Memories of flower and bird and wind and world, and all the living and all the dead.
Tuesday, July 21, 2009
Another throw of the dice
A little probability conundrum.
About twenty years ago, I worked in a very sociable office. The camaraderie was great and we tended to do team dinners and so on. One of the team was a young man, a delightful carrot-top, in the "sandwich" year of his degree. He went back to university but stayed in touch. We bumped into each other occasionally in the nineties but lost touch by about 1997.
Last week we made contact through a business social networking site. We exchanged a few catch up emails and shared family photographs. Carrot-top remembers my children when they were youngsters and was stunned to see photographs of them all grown up. I was delighted to see his wonderful red haired genes have appeared in both his daughters.
He suggested that, the next time I was in his neck of the woods, we should catch up for lunch. Turns out we share the same neck of the woods. In fact, the same tree. Carrot-top works at Number 55 and I work at Number 82. We laughed. A coincidence.
We met for lunch and rabbited away like crazy with a dozen years' of catch up. I brought him up to date on my children's growing up years. My son, a physicist, studied for his first degree at the same university as his brother teaches. Physics. We laughed. A coincidence.
Carrot-top enquired if Junior Mad had ever had anything to do with the particle physics side of the department. Not for his first degree, I replied, but funnily enough ... The penny dropped. Dr Carrot-top. Carrot-top's older brother. Senior Research Fellow. Dr Carrot-top. Supervising Junior Mad's PhD. We laughed. A coincidence.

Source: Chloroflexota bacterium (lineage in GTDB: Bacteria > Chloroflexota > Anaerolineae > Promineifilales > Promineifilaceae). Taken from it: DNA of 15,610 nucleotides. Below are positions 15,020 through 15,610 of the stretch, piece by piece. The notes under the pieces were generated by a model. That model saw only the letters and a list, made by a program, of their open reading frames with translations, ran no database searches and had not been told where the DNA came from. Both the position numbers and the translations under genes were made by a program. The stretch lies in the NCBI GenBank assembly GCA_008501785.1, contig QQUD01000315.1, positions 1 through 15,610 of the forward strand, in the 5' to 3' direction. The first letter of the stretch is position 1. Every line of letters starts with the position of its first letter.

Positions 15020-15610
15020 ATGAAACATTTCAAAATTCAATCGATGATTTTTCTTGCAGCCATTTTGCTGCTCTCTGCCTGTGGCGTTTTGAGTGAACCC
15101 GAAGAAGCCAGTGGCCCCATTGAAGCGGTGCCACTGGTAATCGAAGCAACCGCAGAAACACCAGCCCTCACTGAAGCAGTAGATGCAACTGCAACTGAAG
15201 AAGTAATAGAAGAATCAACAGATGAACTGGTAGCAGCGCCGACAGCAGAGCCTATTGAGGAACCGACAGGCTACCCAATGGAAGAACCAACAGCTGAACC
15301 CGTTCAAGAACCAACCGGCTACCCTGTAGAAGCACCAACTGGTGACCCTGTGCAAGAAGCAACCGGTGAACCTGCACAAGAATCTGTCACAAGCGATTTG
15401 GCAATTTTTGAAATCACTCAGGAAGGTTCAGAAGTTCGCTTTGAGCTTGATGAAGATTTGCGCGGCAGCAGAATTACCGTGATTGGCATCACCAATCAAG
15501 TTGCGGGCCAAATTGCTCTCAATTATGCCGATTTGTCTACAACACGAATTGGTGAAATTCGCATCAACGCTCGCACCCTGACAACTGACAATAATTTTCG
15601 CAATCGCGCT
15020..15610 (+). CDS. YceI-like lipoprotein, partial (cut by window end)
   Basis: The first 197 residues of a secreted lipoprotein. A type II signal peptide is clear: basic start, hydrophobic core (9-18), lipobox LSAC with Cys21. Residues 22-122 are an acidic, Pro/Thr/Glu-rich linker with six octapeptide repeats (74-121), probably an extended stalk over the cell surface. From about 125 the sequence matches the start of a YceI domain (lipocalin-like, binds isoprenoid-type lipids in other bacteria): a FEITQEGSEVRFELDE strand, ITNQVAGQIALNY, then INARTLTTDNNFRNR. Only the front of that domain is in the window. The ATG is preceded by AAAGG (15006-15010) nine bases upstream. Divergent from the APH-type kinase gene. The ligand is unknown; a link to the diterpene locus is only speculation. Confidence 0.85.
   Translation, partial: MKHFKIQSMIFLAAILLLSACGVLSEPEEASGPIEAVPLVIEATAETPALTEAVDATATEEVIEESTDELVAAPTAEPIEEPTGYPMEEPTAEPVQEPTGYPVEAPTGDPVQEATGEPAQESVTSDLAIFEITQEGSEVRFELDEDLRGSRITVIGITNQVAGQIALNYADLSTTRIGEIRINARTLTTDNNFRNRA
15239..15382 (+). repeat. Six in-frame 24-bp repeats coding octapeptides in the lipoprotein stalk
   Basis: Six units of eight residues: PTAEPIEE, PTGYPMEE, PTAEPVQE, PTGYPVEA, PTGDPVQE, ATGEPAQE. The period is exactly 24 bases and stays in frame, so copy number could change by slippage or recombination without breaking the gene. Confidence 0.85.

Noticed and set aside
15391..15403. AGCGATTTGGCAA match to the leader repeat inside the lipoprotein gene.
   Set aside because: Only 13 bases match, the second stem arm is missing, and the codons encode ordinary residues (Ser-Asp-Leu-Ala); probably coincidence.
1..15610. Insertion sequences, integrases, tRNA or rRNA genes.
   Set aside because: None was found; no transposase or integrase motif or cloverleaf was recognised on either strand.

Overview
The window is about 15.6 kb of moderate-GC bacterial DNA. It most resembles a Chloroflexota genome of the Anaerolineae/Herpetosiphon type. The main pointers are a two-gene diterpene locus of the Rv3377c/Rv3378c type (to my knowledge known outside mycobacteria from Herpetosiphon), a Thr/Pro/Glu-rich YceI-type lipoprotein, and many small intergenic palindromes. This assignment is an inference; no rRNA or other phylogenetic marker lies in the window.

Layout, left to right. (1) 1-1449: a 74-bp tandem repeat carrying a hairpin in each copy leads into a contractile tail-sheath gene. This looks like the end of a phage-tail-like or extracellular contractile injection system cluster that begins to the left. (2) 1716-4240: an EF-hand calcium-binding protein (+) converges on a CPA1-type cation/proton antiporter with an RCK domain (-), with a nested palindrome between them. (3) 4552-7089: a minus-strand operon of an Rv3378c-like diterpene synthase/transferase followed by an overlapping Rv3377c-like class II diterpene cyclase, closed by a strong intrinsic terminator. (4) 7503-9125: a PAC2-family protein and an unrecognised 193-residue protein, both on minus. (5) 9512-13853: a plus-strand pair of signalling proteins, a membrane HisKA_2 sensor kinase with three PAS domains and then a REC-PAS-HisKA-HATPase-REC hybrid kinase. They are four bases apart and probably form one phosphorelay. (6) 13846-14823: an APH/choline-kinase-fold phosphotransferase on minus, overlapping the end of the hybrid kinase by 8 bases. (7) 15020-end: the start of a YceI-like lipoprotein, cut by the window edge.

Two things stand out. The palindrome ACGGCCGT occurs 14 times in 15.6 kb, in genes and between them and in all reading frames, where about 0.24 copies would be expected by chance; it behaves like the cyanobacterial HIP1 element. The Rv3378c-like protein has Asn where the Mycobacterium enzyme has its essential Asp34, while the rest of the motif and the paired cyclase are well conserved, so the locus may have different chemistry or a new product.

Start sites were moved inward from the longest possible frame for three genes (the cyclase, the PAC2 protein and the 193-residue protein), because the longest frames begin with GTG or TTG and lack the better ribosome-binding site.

Care to work out the probabilities? Some of these factors are independent and have no link at all to each other and others are connected.
The likelihood that, if we met again, we would work out the coincidence, would be close to 100%. Not definite, but close. Say 95%
That my son went to university in the first place? Probably close to 100% again, given his background. It's close to 40% for the wider population but we know that children of parents with degrees are more likely to go into higher education. Let's call it 75%.
That my son chose to study Physics? A relatively unpopular subject. Say 5% out of the total of subjects studied.
That his brother and my son are are at the same university? There are 85 universities in the UK teaching some sort of Physics. Slightly less than 1%
That his brother supervises my son? About 10% of Physics graduates go on to do a PhD. Quite often they stay at the same insititution. Say about a quarter. Again connected to the whole university and physics thing above.
That we should work so close to each other? We were in the same field twenty years ago so we would be more likely to be working in the same area. There are roughly 120 streets / zones where we would be likely to work. Less than a 1% chance.
Just on my fingers and toes, it's about 1 in eleven million. Still, better odds than doing the National Lottery.